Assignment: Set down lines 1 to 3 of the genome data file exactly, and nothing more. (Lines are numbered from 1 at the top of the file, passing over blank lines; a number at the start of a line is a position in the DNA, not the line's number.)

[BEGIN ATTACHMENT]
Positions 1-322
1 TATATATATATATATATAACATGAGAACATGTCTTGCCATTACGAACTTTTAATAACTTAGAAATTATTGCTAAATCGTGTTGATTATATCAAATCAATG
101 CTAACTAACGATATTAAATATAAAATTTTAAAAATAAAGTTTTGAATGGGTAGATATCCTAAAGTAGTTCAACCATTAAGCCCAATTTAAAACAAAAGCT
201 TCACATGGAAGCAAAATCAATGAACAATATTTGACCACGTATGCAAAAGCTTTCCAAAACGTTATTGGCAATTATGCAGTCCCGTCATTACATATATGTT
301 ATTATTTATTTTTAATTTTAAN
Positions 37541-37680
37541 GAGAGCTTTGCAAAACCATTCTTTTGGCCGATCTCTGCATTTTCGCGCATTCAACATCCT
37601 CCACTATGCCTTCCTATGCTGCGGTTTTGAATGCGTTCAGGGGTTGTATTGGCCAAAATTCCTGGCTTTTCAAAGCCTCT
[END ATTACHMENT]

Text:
Positions 1-322
1 TATATATATATATATATAACATGAGAACATGTCTTGCCATTACGAACTTTTAATAACTTAGAAATTATTGCTAAATCGTGTTGATTATATCAAATCAATG
101 CTAACTAACGATATTAAATATAAAATTTTAAAAATAAAGTTTTGAATGGGTAGATATCCTAAAGTAGTTCAACCATTAAGCCCAATTTAAAACAAAAGCT